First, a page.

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Early voting guide: Voters decide on decriminalization of weed in May 7 election

(Austonia)

Early voting for the May 7 election has begun, in which voters will have one local ballot item and two statewide items to cast a vote on.


This election is the first of two in May. The second is a Primary run-off on May 24.

Here's everything you need to know about the election before heading to the polls.

What to know before you go

Early voting lasts through May 3 with Election Day on May 7.

The time to register to vote has passed in this election, check if you are registered before heading to the polls here.

You'll need a valid photo ID to present at the polls.

Voters can head to any polling location in the county they live in to cast their ballot. There are more than 30 early voting locations in Travis County to cast a ballot.

Travis County polling locations are open 7 a.m. to 7 p.m. Monday through Saturday and from noon to 6 p.m. on Sunday.

Additional polling locations will be added on Election Day.

View wait times at polling locations here.

What you are voting on

The only local item on the ballot comes after a petition by Ground Game Texas won enough signatures.

Labeled Proposition A on the ballot, voters will decide on the decriminalizing of small amounts of weed and the banning of no-knock warrants in one single vote.

While less than 4 oz of weed is already decriminalized in Austin, the proposition would cement the decriminalization further by putting it in city code. This would mean police could still seize suspected marijuana, but they would not be able to charge most suspects for a marijuana offense.

And the ban on no-knock warrants would mean police could no longer utilize the option to get a warrant and show up unannounced. KUT reports there were three times last year no-knock warrants were used by Austin Police.

On the statewide items, two constitutional amendments will be on the ballot.

Proposition 1 would reduce schools' property tax bills imposed on disabled residents or those over the age of 65.

Proposition 2 would raise the homestead exemption Texans can take on their school district property taxes from $25,000 to $40,000.

Popular

With deposition and trial looming, Elon Musk has offered $44B for Twitter, again
Shutterstock

Elon Musk has proposed once again to buy Twitter for $54.20 a share.

The news that Musk is offering to carry on with the $44 billion buyout was first reported by Bloomberg. Now, a filing with the Securities and Exchange Commission shows Musk made the proposal in a letter to the tech giant on Monday.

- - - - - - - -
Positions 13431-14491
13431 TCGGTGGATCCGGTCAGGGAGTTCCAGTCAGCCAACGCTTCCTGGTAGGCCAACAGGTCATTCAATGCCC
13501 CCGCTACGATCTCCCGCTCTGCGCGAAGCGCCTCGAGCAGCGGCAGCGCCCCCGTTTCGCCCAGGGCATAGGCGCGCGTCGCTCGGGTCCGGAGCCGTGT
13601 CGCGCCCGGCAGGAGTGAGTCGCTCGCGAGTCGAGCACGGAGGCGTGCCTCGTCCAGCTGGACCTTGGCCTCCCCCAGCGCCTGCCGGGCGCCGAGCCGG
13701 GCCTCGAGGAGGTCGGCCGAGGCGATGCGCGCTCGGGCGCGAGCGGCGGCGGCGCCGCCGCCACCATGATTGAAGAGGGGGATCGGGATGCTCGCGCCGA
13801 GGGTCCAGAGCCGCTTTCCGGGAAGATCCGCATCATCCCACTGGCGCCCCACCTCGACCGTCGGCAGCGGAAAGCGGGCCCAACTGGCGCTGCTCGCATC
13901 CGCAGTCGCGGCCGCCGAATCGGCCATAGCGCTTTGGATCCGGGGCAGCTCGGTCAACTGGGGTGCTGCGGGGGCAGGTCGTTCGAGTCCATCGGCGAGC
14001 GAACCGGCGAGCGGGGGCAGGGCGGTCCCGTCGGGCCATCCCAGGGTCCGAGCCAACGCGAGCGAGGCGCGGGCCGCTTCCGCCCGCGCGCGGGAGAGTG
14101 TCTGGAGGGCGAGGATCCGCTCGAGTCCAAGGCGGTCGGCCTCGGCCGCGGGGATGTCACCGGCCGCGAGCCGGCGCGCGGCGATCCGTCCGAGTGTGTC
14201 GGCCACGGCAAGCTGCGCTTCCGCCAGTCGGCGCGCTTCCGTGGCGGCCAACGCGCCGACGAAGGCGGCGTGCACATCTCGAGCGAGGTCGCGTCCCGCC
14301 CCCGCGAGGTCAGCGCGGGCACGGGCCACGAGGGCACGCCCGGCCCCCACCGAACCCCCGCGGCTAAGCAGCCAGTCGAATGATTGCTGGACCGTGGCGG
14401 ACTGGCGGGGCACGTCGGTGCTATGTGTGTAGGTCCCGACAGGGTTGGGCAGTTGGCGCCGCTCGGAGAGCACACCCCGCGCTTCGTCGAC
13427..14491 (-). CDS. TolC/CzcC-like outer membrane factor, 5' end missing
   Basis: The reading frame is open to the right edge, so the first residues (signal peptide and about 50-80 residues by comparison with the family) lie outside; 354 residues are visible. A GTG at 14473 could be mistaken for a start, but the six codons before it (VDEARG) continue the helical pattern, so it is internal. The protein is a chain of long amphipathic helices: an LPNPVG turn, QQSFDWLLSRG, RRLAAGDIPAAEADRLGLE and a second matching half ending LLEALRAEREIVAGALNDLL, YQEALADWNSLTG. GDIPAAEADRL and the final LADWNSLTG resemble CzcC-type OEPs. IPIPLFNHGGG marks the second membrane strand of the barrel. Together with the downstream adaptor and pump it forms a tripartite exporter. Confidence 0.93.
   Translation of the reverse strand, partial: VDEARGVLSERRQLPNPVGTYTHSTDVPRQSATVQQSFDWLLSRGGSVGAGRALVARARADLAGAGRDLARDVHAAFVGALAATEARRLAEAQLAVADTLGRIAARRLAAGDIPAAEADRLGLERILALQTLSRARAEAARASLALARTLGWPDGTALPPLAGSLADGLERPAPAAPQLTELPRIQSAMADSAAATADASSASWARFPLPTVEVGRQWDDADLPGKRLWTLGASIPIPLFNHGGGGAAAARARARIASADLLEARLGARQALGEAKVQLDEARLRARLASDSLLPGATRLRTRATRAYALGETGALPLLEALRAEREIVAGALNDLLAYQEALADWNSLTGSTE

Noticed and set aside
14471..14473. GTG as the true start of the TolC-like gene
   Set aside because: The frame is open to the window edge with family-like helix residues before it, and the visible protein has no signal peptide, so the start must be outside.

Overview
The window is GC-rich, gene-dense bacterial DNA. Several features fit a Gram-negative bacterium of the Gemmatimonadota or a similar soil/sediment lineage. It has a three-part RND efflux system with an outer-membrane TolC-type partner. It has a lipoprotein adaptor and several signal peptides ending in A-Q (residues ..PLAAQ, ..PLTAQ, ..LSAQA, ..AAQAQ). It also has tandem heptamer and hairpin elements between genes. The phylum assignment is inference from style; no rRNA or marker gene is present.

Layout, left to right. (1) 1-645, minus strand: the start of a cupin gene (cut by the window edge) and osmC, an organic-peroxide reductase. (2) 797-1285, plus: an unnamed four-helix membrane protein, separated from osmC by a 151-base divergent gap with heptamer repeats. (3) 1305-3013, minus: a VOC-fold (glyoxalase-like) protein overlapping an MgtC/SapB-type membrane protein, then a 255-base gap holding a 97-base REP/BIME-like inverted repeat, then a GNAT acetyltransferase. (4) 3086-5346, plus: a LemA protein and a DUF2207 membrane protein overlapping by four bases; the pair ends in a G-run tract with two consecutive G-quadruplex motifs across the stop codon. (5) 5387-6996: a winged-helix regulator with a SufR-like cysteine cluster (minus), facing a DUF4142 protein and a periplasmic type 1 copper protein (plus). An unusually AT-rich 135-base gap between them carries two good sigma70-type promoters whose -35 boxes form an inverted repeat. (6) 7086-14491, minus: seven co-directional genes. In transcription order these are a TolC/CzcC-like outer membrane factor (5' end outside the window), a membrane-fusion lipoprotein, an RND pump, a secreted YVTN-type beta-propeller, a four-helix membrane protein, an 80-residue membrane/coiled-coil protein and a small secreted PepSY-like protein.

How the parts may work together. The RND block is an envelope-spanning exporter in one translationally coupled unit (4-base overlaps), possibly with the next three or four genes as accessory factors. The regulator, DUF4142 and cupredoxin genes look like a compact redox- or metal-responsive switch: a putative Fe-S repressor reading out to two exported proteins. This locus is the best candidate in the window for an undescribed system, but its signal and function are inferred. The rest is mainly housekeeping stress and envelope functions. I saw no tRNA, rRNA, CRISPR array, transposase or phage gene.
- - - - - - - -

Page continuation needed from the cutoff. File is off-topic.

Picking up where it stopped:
The New York Stock Exchange temporarily halted trading in Twitter stock twice Tuesday, first because of a big price move and the second time for a news event, presumably the announcement of Musk's renewed offer.

While the per share offer price on this latest proposal remains the same as the original offer, it’s unclear if Musk has made other term changes or if Twitter would reject it. According to other reports, a deal could be reached this week.

The stock closed at $52.00/share Tuesday, indicating market uncertainty around the $54.20 offer.

After Musk informed Twitter of plans to terminate the original agreement in July, Twitter sued. A trial has been expected in Delaware Chancery Court on Oct. 17.

With the proposition of a buyout on the table again, it revives the question of whether Musk might move Twitter from San Francisco to Central Texas.

He’s done so with some of his other companies. Tesla’s headquarters in southeast Travis County had its grand opening earlier this year and tunneling business The Boring Company moved to Pflugerville. At least two other Musk companies, SpaceX and Neuralink, have a Central Texas presence without being headquartered here.

Technology journalist Nilay Patel this afternoon voiced concerns that owning Twitter and Tesla together could be problematic for Musk, as his Tesla manufacturing facilities in Germany and China are both in countries that have disputes with Twitter over content moderation and censorship.

Telsa shares fell after the Twitter news became public, before rallying to close up, at $249.44.

Austin rents nearly double in a year and are now in the top 5 nationwide
Dwellsy

While searching for a place to live, Austin renters will face monthly rates of nearly $3,000, a recent guide from rental marketplace Dwellsy shows.

The median rent in August this year was $2,930, a more than 86% increase since August 2021. That’s $820 more than the nationwide median asking rent in August and puts Austin just below the Bay Area, Boston and New York for large cities with the most expensive asking rent.

“Within this group, Austin, TX stands out for the highest increases in asking rent, which has nearly doubled since this time last year,” the study notes.

Outside of those large cities, however, others are seeing even higher rent spikes. Metro areas that ranked above Austin in one-year increases include those like Kansas City, MO with a 112% change in rent since last August and Tucson, AZ with a 124% change.

The data reflects large apartment communities, single-family homes and 2-6 unit buildings.